As demonstrated in projects funded by The California Endowment, The Robert Wood Johnson Foundation, Kaiser Permanente, and others,
evidence does play a role at key junctures in community change processes. In planning, evidence is used to determine what has worked elsewhere. It improves programs as they are under way, and can be a vital tool for influencing policy change and decision makers. At the same time, however, Solomon stressed the importance of recognizing that different audiences and different kinds of decisions require different levels of evidence.
For instance, community groups find useful many tools that do not adhere to accepted cross-experimental design; an example is PhotoVoice, in which community members document their experience and viewpoints through photography. In contrast, the Congressional Budget Office is debating the kinds of evidence it needs to generate what have been termed “scorable savings” for prevention. As highlighted in the workshop, policy makers draw on different levels of evidence depending on the issue under consideration and the myriad of other issues competing for resources and attention. Solomon urged the IOM, as well as workshop participants, to play a role in determining what constitutes evidence to support change.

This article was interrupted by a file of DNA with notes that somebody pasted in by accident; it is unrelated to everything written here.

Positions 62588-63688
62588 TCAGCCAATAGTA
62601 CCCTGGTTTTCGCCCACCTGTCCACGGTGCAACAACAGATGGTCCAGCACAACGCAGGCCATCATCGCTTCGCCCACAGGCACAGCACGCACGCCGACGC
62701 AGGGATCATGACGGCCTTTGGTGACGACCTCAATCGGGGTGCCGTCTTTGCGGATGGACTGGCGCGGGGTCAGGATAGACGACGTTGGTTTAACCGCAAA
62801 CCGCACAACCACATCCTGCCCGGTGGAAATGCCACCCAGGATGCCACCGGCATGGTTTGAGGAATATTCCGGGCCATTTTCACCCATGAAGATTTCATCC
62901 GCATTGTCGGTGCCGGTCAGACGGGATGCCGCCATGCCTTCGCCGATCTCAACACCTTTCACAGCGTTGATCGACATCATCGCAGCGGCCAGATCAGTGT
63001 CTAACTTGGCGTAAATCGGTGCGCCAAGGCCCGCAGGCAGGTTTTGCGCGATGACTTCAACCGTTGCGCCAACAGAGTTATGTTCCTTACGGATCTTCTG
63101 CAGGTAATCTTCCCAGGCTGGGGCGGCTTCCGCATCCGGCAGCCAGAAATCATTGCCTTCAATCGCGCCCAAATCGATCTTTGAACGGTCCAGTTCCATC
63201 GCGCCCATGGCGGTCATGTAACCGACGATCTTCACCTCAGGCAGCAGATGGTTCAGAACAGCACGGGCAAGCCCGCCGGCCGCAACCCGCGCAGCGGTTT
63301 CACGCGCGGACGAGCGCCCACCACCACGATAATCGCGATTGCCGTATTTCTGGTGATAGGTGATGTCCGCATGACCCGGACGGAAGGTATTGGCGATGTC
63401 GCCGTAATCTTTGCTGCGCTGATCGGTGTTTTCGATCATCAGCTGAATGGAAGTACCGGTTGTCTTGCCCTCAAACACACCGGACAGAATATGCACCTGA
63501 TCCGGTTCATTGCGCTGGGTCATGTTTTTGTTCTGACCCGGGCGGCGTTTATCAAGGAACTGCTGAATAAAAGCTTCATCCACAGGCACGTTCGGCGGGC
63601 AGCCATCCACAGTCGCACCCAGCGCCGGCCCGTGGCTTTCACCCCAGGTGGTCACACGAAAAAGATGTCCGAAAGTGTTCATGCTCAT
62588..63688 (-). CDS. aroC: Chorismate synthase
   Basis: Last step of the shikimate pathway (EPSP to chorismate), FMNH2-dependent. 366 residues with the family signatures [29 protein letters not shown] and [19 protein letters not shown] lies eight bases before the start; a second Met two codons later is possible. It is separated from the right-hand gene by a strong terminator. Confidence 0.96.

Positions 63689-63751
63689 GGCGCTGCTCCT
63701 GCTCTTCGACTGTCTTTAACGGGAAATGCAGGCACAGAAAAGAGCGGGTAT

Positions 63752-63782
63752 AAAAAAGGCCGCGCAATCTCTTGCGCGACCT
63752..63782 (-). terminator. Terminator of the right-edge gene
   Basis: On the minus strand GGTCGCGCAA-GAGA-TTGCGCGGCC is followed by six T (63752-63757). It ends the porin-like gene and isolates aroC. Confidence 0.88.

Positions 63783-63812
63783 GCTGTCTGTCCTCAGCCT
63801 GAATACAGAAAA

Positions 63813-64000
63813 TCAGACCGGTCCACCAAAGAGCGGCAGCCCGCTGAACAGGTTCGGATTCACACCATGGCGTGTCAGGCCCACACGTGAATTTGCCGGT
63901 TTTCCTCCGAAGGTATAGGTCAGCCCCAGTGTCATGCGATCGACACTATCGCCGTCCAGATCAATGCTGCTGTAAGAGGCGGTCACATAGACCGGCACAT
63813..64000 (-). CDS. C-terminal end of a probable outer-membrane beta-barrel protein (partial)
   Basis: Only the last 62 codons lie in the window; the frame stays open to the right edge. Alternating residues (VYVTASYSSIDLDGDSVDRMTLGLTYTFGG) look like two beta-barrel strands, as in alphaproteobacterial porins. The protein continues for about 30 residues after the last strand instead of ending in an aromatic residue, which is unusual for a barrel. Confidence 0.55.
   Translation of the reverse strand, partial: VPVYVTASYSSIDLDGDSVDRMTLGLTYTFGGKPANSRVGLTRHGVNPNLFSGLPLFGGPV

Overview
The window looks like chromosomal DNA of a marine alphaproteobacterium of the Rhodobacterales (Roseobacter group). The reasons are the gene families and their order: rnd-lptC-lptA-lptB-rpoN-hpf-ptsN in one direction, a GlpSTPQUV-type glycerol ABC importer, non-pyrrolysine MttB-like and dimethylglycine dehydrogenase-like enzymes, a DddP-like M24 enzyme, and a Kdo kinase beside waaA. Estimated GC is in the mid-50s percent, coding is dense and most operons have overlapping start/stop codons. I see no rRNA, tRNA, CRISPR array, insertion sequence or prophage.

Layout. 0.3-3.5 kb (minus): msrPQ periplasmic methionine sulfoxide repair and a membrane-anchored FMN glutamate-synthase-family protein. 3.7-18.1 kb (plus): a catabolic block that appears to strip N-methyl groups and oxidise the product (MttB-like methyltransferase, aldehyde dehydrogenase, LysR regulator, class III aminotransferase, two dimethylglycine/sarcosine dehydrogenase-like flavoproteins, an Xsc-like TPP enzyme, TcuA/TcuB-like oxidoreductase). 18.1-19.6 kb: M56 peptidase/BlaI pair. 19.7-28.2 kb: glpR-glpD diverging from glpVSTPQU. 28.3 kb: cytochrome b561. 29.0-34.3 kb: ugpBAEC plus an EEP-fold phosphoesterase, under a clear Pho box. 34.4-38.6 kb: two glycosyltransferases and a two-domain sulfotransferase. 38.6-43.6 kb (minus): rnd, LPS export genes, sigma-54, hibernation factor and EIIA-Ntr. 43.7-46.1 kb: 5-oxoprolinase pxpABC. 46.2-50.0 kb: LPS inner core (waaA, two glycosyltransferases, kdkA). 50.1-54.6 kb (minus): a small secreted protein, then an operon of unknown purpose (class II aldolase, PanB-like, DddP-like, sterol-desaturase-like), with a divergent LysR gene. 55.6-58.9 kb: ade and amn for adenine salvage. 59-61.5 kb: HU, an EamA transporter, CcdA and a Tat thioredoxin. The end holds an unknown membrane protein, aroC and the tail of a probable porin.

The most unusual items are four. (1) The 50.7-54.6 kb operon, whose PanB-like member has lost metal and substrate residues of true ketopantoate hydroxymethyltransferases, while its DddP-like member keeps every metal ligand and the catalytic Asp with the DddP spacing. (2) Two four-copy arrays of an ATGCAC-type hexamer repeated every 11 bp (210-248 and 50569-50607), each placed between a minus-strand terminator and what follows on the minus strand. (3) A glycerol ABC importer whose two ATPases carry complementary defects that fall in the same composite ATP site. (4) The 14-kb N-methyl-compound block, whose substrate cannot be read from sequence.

“It is really important for us to hold to the fact that different audiences and different kinds of decisions require different levels of evidence.”
This report follows the organization of the workshop. Chapter 5 summarizes the presentations of community-based representatives and the discussion that followed. Chapters 6 and 7 highlight the presentations of nonprofit organizations and policy makers and ensuing discussions, respectively. Chapter 8 summarizes the closing remarks of representatives of two foundations that have supported many community-level programs. It should be noted that consensus recommendations were not sought during the course of the workshop, and thus are not presented in this report.